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Kidney Int. 2015 Jul;88(1):17-27. doi: 10.1038/ki.2015.59. Epub 2015 Mar 18.

Autosomal-dominant polycystic kidney disease (ADPKD): executive summary from a Kidney Disease: Improving Global Outcomes (KDIGO) Controversies Conference.

Author information

1
Emory University School of Medicine, Atlanta, Georgia, USA.
2
Institute of Physiology, Zurich Center for Integrative Human Physiology, University of Zurich, Zurich, Switzerland.
3
University of Erlangen-Nürnberg, Erlangen, Germany.
4
University Medical Center Groningen, Groningen, The Netherlands.
5
PKD International, Geneva, Switzerland.
6
Juntendo University Graduate School of Medicine, Bunkyou, Tokyo, Japan.
7
Hennepin County Medical Center, Minneapolis, Minnesota, USA.
8
PKD Foundation, Kansas City, Missouri, USA.
9
University Health Network, University of Toronto, Toronto, Ontario, Canada.
10
Tufts Medical Center and Tufts University School of Medicine, Boston, Massachusetts, USA.
11
Université Catholique de Louvain, Brussels, Belgium.
12
University of Colorado, Denver, Colorado, USA.
13
Fundació Puigvert, REDinREN, Universitat Autónoma de Barcelona, Barcelona, Spain.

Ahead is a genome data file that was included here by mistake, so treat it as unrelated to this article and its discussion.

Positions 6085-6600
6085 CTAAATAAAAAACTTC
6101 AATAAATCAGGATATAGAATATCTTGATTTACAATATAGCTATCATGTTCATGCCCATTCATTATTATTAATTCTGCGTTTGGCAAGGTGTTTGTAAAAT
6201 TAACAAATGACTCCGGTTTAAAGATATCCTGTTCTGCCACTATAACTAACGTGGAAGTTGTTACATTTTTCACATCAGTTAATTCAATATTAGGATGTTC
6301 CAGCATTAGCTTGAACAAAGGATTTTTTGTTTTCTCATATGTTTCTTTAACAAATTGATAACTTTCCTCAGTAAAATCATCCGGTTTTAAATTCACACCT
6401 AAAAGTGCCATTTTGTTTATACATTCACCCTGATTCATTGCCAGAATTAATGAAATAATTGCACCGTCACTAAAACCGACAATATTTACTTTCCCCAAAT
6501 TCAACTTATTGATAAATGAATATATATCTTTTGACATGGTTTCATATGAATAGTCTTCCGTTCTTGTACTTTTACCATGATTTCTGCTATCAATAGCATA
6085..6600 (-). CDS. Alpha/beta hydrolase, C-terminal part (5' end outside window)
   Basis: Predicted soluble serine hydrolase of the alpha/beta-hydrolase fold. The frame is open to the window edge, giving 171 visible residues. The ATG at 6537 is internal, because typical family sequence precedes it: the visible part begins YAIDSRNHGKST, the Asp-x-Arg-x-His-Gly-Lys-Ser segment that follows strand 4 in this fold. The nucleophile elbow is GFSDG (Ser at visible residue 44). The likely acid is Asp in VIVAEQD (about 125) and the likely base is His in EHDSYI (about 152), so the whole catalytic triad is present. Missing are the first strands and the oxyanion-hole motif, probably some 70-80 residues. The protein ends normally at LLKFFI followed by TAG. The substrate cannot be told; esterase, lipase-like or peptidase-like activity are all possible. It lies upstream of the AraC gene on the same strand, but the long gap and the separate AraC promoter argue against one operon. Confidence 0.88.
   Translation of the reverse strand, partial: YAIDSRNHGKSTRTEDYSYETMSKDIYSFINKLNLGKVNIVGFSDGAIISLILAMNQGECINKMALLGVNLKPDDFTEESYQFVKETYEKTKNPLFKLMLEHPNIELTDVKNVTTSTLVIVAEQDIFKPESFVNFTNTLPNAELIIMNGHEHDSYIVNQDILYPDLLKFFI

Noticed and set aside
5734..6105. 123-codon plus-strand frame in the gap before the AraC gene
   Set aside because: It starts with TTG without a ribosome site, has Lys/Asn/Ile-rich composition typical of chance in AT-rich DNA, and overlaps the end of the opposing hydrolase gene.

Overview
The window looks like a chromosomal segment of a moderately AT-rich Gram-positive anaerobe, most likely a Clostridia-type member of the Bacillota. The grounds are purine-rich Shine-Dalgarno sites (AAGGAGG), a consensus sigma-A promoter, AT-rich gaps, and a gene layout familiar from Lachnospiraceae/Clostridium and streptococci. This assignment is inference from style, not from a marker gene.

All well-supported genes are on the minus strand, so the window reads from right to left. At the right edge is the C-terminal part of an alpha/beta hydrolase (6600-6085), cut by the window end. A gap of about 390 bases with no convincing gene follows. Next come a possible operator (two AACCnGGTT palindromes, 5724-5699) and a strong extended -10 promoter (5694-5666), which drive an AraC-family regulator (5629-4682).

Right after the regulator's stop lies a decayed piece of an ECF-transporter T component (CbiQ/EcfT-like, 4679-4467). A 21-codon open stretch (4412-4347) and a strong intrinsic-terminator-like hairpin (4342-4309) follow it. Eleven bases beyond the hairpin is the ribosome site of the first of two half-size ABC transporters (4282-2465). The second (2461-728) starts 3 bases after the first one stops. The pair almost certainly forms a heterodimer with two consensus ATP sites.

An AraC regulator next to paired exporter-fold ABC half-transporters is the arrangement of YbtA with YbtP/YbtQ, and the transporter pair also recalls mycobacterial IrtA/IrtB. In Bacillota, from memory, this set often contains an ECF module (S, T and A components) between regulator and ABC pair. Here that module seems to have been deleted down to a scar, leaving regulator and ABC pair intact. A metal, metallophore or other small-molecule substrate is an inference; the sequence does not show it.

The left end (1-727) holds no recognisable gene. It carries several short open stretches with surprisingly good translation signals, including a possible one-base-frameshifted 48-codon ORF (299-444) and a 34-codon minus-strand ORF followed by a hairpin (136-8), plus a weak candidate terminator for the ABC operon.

14
Division of Nephrology and Hypertension, Mayo Clinic, Rochester, Minnesota, USA.
15
University of Maryland School of Medicine, Baltimore, Maryland, USA.
16
University College London, London, UK.

Abstract

Autosomal-dominant polycystic kidney disease (ADPKD) affects up to 12 million individuals and is the fourth most common cause for renal replacement therapy worldwide. There have been many recent advances in the understanding of its molecular genetics and biology, and in the diagnosis and management of its manifestations. Yet, diagnosis, evaluation, prevention, and treatment vary widely and there are no broadly accepted practice guidelines. Barriers to translation of basic science breakthroughs to clinical care exist, with considerable heterogeneity across countries. The Kidney Disease: Improving Global Outcomes Controversies Conference on ADPKD brought together a panel of multidisciplinary clinical expertise and engaged patients to identify areas of consensus, gaps in knowledge, and research and health-care priorities related to diagnosis; monitoring of kidney disease progression; management of hypertension, renal function decline and complications; end-stage renal disease; extrarenal complications; and practical integrated patient support. These are summarized in this review.

PMID:
25786098
PMCID:
PMC4913350
DOI:
10.1038/ki.2015.59
[Indexed for MEDLINE]
Free PMC Article

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